Sorry, no lump of coal for you.

Sorry, no lump of coal for you.

Combine this with the local traditions concerning the Krampus, the horned, long-tongued devil companion to Saint Nicholas who punishes naughty children by beating them with switches and rusty chains, boiling them in oil, and then dragging them off to hell, and you have Rare Exports. All in all it makes you realize how much more disturbing and interesting the folklore of Europe is compared to ours. In America, all we have are a giant named after a foot wart and his big blue Ox, and a guy with a pot on his head who plants apple trees. We kind of got hosed on the folklore front. At least the Native American folklore such as the Wendigo, La Llorona, a Chupacabra are still fun.

You've been VERY naughty.

You’ve been VERY naughty.

All in all, this was only mildly creepy, but very fun and very original, with an absolutely killer ending. Between this and the equally fantastic Let the Right One In, from Sweden, it seems that the Nords and Swedes are the ones to keep your eye on for innovative, interesting, and fun takes on traditional horror (and on weird-looking little kids in their skivvies). Of course there are some minor plot holes (why, exactly, were the American scientists looking to dig up Santa in time for Christmas) and some somewhat cheesy special effects (and what more would you expect, really), but in the end this film is so charming and unique that it more than makes up for any shortcomings you might come up with. Without a doubt this is one of my new favorite Christmas movies of all time, sure to top my annual “must watch” Christmas movie list. So sit back, throw another bear trap on the fire, and get ready to learn the REAL meaning of Christmas.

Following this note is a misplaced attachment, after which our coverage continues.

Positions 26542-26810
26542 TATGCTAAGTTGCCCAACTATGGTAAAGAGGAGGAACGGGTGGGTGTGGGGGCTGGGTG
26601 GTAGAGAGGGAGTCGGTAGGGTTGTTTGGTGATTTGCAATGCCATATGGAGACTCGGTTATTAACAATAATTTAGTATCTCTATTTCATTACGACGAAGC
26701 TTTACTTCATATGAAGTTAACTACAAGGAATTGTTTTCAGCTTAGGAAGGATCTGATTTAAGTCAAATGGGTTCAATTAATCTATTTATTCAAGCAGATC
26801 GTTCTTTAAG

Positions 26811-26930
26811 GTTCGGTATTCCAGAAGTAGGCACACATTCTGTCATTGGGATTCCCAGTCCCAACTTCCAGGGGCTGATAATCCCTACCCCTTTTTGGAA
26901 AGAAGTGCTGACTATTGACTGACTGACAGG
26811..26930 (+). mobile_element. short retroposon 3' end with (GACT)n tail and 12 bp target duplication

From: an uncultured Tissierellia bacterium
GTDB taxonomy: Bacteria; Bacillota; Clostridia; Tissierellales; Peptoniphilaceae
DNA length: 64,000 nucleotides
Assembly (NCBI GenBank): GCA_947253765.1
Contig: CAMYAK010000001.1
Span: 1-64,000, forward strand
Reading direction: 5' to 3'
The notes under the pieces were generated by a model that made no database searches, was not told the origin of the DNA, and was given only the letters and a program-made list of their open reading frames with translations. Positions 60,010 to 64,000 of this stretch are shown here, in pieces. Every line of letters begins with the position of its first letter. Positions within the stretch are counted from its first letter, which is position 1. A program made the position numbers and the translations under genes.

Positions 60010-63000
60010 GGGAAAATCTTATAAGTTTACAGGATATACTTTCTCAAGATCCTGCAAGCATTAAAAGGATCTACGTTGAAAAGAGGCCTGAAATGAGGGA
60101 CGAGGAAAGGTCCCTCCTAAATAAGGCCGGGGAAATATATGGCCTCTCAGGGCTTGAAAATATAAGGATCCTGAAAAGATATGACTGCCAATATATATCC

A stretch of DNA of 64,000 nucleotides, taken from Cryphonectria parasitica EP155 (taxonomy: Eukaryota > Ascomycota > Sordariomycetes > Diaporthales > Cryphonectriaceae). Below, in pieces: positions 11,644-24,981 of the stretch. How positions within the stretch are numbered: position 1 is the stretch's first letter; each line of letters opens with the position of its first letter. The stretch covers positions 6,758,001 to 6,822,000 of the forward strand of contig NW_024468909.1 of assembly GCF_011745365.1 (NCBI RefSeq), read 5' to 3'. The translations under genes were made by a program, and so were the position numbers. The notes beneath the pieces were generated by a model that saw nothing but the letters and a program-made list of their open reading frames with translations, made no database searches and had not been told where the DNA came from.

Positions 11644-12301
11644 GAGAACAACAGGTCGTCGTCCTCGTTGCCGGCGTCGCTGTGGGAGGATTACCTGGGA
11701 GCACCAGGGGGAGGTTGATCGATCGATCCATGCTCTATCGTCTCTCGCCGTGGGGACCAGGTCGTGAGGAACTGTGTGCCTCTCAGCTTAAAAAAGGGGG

Grade: B+

Bookmark the permalink.

One Comment

  1. Pingback: ADV’s Review for Rare Exports: A Christmas Tale Is Up.

Leave a Reply

Your email address will not be published. Required fields are marked *